The RAS-2 front end and coil-over KYB shocks give the XM Summit X 174 a powder-compliant ride and much versatility – that is, adjustments.

Specifically, the chaincase small sprocket has 19 teeth, the large sprocket, 49 teeth, and the track drive sprocket has seven teeth on a 7.20-inch diameter drive hub.

From Day One, Ski-Doo lengthened the chain case to reposition the XM’s front driver. The driver is small, but by Ski-Doo engineers lengthening the chain case the geometry (approach angle) is correct. When looking at the front drivers, you will notice there is plenty of clearance between the front heat exchanger and track.

Make no mistake, with its increase in Western market share these past three seasons; Ski-Doo continues to take the fight to Polaris and its highly popular AXYS Pro-RMK. Since the XM Summit came to market, and now the Gen 4 REV, the race to be Number One in mountain snowmobile sales is a slugfest.

2017 Ski-Doo Summit X Front

The high-end Spring Only XM Summit X 174, has much the same color scheme as the new Gen 4 Summit X. The XM Summit 174 are narrow sleds with smooth surfaces.

Though the XM Summit 174 is in its third year, 2015 being the first (as an “X” model only), we definitely believe Ski-Doo did its homework when it released the 174 in 2015; it performs as the Summit engineers said it would.

Let’s go back in history, 17 model years ago to be exact, to the 2000 Summit Highmark X 151 700 that was the first ultra-long mountain snowmobile. When the 151 Highmark X filled our hands, 136-inch and 141-inch mountain sleds were the norm. In fact, 141s were considered freakish. With the 151, Ski-Doo outflanked the competition.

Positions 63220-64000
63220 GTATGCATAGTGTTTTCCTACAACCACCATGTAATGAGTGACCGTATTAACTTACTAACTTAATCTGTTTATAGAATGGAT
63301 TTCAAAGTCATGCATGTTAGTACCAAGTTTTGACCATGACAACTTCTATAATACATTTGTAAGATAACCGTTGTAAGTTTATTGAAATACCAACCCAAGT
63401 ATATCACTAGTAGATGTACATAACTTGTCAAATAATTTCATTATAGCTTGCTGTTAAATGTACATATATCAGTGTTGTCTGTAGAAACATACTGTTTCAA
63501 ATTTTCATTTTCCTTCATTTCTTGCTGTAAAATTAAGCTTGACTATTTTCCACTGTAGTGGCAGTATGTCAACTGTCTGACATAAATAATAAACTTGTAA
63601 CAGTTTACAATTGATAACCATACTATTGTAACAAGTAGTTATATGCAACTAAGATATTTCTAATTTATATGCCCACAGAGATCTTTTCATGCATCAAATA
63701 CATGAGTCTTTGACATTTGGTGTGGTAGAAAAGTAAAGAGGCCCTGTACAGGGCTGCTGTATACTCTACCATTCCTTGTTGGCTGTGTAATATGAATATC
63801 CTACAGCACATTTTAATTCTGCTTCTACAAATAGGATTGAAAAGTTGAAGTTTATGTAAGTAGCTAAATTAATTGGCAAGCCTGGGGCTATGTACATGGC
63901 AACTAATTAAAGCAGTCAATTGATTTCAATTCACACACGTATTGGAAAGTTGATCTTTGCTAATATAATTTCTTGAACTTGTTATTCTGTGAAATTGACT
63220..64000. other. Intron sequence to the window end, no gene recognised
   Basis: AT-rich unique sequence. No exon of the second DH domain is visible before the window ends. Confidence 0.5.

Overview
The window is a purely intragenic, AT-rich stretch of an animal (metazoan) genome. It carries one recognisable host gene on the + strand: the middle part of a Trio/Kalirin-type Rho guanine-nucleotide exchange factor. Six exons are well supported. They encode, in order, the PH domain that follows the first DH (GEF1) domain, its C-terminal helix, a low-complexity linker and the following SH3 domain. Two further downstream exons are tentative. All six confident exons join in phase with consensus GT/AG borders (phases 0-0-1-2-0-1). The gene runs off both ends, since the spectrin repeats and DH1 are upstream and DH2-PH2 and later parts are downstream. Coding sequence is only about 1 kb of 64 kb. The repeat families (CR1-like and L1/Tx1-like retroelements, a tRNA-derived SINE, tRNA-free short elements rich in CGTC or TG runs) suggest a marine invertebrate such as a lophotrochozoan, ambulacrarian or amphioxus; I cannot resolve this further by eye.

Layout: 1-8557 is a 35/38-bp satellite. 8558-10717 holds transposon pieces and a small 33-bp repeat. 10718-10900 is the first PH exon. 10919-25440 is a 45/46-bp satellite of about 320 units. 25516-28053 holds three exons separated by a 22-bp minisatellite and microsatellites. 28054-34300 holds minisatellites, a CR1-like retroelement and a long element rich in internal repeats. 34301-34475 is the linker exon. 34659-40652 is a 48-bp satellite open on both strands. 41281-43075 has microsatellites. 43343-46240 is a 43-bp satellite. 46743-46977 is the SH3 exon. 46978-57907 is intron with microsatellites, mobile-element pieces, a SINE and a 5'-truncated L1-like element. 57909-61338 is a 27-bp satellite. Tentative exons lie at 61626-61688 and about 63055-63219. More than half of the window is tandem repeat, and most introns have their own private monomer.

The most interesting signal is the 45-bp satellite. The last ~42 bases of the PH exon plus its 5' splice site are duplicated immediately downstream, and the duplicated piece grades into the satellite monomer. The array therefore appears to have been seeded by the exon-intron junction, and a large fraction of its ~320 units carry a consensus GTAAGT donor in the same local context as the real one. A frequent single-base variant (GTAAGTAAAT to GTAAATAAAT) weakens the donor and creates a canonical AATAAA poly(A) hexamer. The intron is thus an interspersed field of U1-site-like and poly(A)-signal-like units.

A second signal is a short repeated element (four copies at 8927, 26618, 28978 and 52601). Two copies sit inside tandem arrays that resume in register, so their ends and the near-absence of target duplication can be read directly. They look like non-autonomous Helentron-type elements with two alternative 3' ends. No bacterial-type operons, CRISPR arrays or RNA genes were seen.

We had a model year 2000 Highmark X and after every weekend out tearing it up, we believed Ski-Doo found the fountain of youth and was the only company, we believed, that understood the mountain rider.

This is the 174. It lit a fire in the Ski-Doo faithful, and pulled others from Ski-Doo’s competition.

Ski-Doo began flogging the mountains on prototype T3-equipped Summit X models, to include the 174, as soon as the XM Summit X hit dealer showrooms in 2013. The XM Summit 174 is thoroughly tested by Ski-Doo and by merciless customers.

2017 Ski-Doo Summit X Action Simple

Riding an XM with both feet on the runningboards is simple work. As we say, keep it simple stupid. The XM Summit 174s do keep it simple.

Traversing a mountain on the 174, in waist-deep powder, is fabulously simple, especially when sidehilling and boondocking. You can dive off a mountain side, turn at its bottom third, point the XM Summit 174’s nose forward to the top, and with partial or full throttle, launch the 174 up the hill with proud determination. With wrong foot forward, or with each foot planted on each respective runningboard, carving figure-8s on 30-degree slopes is math made easy.

At times, though, in all honesty, the XM Summit 174 can be tad bit ornery in hard pack conditions. The 174 likes deep powder, yet on hard packed, trenched up conditions, the 174 track bullied the Summit and its rider. Yet in ridiculously deep powder, sidehilling and ravine hopping is easy work.

The XM Summit 174 has a strong running 800cc two-stroke motor, the necessary mountain ergonomics, and a high-performing three-inch mountain track with FlexEdge tech. Add to this, a front and rear suspension that works in deep powder and provides a great trail ride. The XM Summit 174 maintains a very light operating feel, and has correct-sized track drivers and gearing to churn the long and tall track. With the proper approach angle to the snow, and low tractor-like gearing, there are little negatives coming from the 174.

The Summit X 174, at its inception in 2015, changed the mountain riding schematic. We like the direction Ski-Doo is taking with its Summit line and the company seems passionate and aggressive. We believe the new Gen 4 REV Summits to be what the manufacturer says these will be. However, we also believe the XM Summit 174 to be a premium and prized super long track mountain snowmobile. Do not pass the 174 Summit X and SP by; give these some consideration.